The following year, Dmitry Medvedev took over as president in what was viewed as a stage-managed transfer of power to keep within the terms of the then constitution, before Putin resumed the head-of-state role in 2012.

In 2011, Gorbachev publicly accused Putin of "dragging the country into the past, when it is on fire with modernization." He even warned that the political mechanisms Russian authorities are creating aimed "to ensure they are not less creative managers than Stalin."

Meanwhile in 2016, Gorbachev wrote in Time that he believed Putin's decision to run for a third presidential term, which began in 2012, to be a "mistake" because a "renewal of the political establishment was essential."

As he called for greater democracy, Gorbachev wrote in the same piece that the rift between government and people can no longer be tolerated."

"I have criticized Putin for bumptiousness," he wrote, "I respect him as a political leader and a person, but I believe his current policies are an obstacle to progress."

Agreement on Crimea and China

The precursor of Putin's full-scale invasion of Ukraine was his seizure of Crimea in 2014 which Gorbachev defended in a stance that was criticized internationally.

Gorbachev said the peninsula was part of Ukraine "based on Soviet laws, which means party laws, without asking the people." He backed an independence referendum which in his view showed that "the people themselves have decided to correct that mistake."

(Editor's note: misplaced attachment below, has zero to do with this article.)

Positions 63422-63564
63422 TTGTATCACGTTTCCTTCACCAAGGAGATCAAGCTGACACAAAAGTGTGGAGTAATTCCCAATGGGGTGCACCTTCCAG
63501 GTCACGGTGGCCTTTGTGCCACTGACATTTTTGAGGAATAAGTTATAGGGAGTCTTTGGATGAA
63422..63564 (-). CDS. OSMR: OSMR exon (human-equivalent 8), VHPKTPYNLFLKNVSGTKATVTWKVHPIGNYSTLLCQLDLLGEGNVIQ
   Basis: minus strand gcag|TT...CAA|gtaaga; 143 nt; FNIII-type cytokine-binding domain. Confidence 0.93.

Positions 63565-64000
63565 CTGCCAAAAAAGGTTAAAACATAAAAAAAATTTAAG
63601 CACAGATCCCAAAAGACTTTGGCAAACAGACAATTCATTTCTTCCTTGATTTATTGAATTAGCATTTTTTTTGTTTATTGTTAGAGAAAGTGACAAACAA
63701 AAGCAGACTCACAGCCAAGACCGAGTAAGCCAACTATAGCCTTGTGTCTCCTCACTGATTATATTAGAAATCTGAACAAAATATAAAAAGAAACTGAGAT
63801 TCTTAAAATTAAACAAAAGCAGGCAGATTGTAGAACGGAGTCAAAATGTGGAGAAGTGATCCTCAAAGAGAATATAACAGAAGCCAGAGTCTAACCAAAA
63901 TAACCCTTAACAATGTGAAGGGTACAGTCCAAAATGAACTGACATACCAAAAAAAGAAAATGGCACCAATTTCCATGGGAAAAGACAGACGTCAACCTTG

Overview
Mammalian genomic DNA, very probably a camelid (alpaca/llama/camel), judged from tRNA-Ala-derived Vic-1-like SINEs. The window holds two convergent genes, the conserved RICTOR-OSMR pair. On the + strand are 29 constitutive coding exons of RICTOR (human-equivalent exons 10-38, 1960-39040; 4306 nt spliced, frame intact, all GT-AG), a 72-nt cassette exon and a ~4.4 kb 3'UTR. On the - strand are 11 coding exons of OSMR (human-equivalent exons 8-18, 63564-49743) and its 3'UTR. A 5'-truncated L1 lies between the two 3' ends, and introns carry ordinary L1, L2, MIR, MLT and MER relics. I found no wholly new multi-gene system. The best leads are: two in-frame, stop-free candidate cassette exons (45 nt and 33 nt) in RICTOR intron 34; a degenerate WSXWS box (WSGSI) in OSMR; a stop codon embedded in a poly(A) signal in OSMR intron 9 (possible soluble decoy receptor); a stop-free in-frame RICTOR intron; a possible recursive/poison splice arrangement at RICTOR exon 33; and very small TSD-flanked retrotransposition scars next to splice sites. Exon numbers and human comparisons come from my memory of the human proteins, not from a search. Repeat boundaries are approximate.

Radchenko told Newsweek this may have been Gorbachev's "unsuccessful effort to somehow reinvent himself and perhaps make his legacy more acceptable to most Russians."

"His legacy would not have been as tarnished if he had condemned Putin outright."

Radchenko said that Gorbachev should have accepted that while Crimea may have been controlled by Moscow during the Cold War, the circumstances had changed and it was "time to forget about those quasi-imperialist designs."

"Especially that what Putin has in mind for Crimea is toxically nationalistic" he said, "Gorbachev never stood for these kind of ideas."

Radchenko also believed there was also an overlap on the leaders' views towards China, with Gorbachev overseeing a thaw in ties between Beijing and Moscow following a period of prolonged conflict. The Sino-Soviet Summit in May 1989 was the first meeting between a Soviet Communist leader and a Chinese Communist leader for 30 years. "Putin embraced that legacy of Gorbachev's," he said.

This year, two of the signatories of the 1991 Belovezh Accords which dissolved the Soviet Union, have died—Belarus' first head of state Stanislav Shushkevich on May 3 and the former Ukrainian president Leonid Kravchuk, who passed away a week later.

For Radchenko, Gorbachev's death marks the end of an era. "His death is symbolic, first and foremost for Russia because it shows the death of a dream of a different Russia.

"It shows that the aspirations that Gorbachev had about changing the world, about changing Russia's place within it, a Soviet place within it, have come to nothing," he said. "We are back to where we were even before Gorbachev—if not further back."